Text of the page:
George Best's father, Dickie, dies in hospital
The father of footballing legend George Best has died in hospital.
Dickie Best, 88, was surrounded by his family as he passed away in the Ulster Hospital in Dundonald at around 1pm today.
Mr Best, who lived in Burren Way on the Cregagh Estate in east Belfast, was admitted to hospital four weeks ago.
He had been in intensive care ever since. His son George died in November 2005 after a long battle with alcoholism.
A family statement said: "Over the years, as everyone knows, Dad had his sorrows to bear but he faced them always with courage and dignity.
"He was a man who took great joy and pride in his family.
"He was an irreplaceable father whose bravery, integrity, wisdom and above all love shaped our lives."
The lord mayor of Belfast, Jim Rodgers, described Mr Best as "one of life's true gentlemen".
In a club statement, Manchester United expressed sadness at Mr Best's passing.
"Dickie was hugely proud of his son George’s achievements at Manchester United and was always a welcome guest here at Old Trafford.
"Everyone at the club was saddened to hear the news of Dickie’s sad passing and we send our condolences to the Best family, as do, we’re sure, United fans all around the world."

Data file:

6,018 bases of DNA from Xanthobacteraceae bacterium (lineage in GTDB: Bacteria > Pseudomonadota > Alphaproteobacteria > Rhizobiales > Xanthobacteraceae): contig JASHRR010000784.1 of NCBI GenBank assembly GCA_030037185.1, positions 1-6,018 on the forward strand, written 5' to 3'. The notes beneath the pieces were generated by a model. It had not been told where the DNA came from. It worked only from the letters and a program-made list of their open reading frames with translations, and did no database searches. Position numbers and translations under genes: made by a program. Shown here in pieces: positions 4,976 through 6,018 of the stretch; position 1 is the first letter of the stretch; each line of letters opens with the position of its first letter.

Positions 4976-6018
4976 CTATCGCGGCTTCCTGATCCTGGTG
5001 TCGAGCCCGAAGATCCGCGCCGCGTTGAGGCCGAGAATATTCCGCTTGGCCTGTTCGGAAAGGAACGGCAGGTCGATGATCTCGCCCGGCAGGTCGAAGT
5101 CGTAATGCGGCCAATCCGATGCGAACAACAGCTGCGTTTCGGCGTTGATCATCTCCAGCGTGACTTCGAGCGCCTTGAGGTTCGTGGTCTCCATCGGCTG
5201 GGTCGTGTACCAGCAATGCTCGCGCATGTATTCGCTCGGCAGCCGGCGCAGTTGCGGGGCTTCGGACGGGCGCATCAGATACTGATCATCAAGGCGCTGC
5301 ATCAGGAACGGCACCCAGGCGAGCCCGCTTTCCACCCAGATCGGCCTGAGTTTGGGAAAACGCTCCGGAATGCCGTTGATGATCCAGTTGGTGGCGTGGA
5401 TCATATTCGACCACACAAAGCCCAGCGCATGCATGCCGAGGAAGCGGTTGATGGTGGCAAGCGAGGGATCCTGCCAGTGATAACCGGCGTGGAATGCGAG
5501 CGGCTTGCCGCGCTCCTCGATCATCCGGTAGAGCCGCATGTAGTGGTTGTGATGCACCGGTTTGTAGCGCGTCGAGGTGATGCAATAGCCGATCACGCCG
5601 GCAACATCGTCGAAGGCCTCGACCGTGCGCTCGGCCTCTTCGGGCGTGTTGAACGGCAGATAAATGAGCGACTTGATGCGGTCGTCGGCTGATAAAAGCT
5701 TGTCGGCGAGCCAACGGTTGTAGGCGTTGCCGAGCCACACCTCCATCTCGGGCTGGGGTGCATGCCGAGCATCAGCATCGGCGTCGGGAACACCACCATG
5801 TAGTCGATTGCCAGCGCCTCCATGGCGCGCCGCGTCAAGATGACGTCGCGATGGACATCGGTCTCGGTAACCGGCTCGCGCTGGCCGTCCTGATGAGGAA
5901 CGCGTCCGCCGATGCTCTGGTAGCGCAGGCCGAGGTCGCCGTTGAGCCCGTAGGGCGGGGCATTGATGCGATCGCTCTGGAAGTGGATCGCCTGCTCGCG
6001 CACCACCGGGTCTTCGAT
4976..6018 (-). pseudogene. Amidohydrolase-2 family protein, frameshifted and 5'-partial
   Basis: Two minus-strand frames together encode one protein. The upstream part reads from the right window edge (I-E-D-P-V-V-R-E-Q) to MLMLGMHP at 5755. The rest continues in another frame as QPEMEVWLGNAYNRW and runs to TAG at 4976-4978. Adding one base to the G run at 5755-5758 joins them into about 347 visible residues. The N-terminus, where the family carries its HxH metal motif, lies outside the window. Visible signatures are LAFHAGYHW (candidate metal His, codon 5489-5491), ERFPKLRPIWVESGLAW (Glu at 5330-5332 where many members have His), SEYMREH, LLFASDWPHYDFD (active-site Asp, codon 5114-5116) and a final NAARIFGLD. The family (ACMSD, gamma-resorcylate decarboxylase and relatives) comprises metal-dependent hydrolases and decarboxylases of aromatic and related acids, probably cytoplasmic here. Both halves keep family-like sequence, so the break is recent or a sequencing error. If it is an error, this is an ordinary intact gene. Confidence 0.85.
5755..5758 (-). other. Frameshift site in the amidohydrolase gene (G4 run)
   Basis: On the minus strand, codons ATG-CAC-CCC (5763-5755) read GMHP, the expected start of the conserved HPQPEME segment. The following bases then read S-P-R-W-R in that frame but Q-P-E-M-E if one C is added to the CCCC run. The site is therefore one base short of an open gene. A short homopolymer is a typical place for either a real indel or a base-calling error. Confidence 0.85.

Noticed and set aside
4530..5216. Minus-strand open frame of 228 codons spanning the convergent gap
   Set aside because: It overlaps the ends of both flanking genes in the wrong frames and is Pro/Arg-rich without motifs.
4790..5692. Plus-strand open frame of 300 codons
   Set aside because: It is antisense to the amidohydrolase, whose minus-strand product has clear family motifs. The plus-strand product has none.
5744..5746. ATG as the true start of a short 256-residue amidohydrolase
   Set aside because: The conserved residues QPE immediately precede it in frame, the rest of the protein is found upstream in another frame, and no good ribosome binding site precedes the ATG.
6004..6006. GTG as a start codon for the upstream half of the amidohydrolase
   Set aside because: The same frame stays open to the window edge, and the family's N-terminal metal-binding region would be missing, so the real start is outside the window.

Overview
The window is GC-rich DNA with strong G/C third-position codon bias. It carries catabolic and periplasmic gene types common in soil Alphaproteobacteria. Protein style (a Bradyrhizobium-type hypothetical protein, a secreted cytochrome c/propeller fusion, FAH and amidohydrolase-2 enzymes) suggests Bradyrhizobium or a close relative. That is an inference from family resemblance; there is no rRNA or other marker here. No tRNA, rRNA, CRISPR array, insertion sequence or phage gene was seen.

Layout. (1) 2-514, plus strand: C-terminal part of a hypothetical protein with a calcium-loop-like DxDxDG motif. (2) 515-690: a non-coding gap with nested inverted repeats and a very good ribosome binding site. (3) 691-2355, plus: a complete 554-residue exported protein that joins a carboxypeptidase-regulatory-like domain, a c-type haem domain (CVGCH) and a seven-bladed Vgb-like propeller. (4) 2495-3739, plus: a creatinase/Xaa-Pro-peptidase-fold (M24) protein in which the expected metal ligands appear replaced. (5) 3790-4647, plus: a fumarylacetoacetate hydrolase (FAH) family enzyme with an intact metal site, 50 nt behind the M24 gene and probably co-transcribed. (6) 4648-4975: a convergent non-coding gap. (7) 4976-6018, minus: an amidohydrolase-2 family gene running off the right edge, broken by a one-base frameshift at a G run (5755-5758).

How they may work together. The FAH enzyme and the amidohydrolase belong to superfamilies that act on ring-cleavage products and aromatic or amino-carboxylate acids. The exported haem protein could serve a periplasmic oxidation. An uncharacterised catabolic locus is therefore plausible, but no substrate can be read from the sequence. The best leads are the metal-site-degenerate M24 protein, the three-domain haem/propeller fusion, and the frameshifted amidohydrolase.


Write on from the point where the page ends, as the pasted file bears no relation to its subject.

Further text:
The statement posted on the club's website added: "The Reds' legend George Best died in 2005, but he is still fondly remembered at Old Trafford."
Mr Best was patron of the George Best Foundation which raises cash for local football and funds research into liver disease and alcoholism.
A statement on the foundation's website said: "Mr Best was a loving and supportive father to all his sons and daughters and to the wider families. He was our hero and is hard to imagine life without him."
Mr Best had recently criticised those who refused to believe alcoholism was an illness.
"We as a family know what alcoholism is like," he said last year.
"It is an illness, and that has been verified by doctors throughout the world.
"But there are still people out there who have their opinions. Some people open their mouths and don't really know what they are talking about, "